Now in his second term in the U.S. Senate, the former two-term Indiana Governor also called on his audience to give thought to the notion of sacrifice, saying that America needs a deeper sense of patriotism, and not one based simply upon symbols like the flag. [Download Audio: "The Price of Freedom" - 327kb] "What are we willing to do to meet the generational challenges that we face so that the future will not be simply entitlements for us, and obligations and debt for them? What must we do to support this country in time of military conflict? What of our ease, what of our comfort, what of our abundance are we willing to give up to truly support those who bear the burden, who pay the sacrifice, who wear the uniform?," Bayh asked.
Recalling a visit to Walter Reed Army Medical Center, where he met with soldiers who had suffered horrific injuries while fighting on behalf of their nation, an emotional Evan Bayh said, [Download Video: "Pause for Thought" - 2821kb] "And I left the hospital that day, a day like this, and the breeze touched my cheeks and the sunshine hit my face and I sat down on the curb -- and then, too, I tried to hold the emotions back -- and I thought to myself, 'What have I done? What can I possibly do to be worthy of them? To support them, to honor my country in the way they have done, what can I do?' And I will confess that, for me and for, I think too many of us, the answer so far is not nearly enough. And that is something we must change if America is going to be all that it must be," Bayh added, fighting back tears.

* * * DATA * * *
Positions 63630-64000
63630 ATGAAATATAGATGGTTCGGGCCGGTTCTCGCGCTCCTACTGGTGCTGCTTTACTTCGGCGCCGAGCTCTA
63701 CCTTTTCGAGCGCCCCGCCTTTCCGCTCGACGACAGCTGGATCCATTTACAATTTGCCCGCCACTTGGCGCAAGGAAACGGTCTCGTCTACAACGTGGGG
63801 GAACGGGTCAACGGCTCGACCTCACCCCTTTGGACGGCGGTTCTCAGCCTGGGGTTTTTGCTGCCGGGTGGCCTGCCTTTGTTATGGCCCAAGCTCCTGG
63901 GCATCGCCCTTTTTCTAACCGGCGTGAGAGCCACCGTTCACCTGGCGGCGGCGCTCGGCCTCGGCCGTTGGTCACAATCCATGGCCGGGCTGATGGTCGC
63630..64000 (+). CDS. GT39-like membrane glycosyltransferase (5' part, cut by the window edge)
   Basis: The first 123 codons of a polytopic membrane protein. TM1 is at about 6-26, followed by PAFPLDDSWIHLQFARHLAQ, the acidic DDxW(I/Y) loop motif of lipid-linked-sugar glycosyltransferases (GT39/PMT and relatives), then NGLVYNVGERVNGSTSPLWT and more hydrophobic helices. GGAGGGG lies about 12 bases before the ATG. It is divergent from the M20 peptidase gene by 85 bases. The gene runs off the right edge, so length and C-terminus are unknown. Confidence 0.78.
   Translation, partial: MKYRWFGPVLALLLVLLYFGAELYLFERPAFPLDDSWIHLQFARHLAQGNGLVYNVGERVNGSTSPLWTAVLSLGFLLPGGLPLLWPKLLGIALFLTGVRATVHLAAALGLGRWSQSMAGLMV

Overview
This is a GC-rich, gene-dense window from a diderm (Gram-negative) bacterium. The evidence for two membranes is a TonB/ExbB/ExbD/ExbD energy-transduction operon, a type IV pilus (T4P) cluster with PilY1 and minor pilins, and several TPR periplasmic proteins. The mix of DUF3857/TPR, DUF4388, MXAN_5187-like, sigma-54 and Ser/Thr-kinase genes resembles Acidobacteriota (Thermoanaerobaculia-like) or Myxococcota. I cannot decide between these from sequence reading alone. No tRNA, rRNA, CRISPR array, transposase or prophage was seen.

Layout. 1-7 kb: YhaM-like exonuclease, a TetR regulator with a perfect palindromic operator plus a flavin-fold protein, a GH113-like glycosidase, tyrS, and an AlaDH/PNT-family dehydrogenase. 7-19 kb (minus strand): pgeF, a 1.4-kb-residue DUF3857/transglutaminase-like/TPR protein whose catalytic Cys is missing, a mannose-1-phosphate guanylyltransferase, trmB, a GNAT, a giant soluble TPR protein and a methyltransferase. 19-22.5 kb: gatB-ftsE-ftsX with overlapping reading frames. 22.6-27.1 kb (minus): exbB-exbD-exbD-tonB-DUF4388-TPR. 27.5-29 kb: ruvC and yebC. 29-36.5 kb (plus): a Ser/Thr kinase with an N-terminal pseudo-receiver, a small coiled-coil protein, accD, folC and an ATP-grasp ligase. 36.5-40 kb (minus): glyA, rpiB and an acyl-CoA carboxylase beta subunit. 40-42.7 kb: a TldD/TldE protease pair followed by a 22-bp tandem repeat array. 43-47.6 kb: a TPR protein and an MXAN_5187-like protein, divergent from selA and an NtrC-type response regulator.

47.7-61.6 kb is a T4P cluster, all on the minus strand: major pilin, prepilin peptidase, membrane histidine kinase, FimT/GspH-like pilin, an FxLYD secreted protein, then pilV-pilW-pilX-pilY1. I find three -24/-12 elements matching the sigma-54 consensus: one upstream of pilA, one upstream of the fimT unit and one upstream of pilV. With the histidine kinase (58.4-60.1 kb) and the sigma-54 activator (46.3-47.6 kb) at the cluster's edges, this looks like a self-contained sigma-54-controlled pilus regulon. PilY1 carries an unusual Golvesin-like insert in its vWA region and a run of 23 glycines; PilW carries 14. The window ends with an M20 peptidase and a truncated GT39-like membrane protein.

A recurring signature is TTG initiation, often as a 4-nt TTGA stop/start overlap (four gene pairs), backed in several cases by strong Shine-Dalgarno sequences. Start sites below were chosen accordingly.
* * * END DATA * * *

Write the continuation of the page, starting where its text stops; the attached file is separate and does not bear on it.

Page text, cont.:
The senator looked out at the seniors, moments before they received their diplomas, and noted, [Download Video: "Bayh on DePauw" - 2509kb] "Those of you who are graduating today are graduating from a great institution of higher learning: one of the greatest not only in the state of Indiana, but one of the greatest in the United States of America. You are fortunate in that fact, and I am confident that your time here at DePauw has prepared you to do not only well in the years that lie ahead in a world that is demanding a higher level of knowledge and intelligence to prosper economically, but also to do some good with your life and to understand that your own well-being is going to be defined by a whole lot more than just your narrow self interest. This is the kind of institution that I'm confident has instilled that in you. I wish we could instill that sense in more Americans today."
In closing, Evan Bayh declared, [Download Video: "A Closing Message" - 1533kb] "A devotion for doing for others, not just for ourselves: this is the genius of America. This will be the test of our generation. It is the challenge and the charge that I leave to you, the members of the Class of 2006, and I ask God's blessing on each and every one."
The complete address is available in three parts on YouTube (it is also embedded above).
Senator Bayh and George H. Aldrich '54 received honorary degrees in today's program. Learn more in this story.
Another article, accessible here, details the address by Walker Cup recipient Matt Ehinger '06 and the address to graduates by DePauw President Robert G. Bottoms.
DePauw University is producing a DVD of today's festivities. Details can be found in this previous story.Back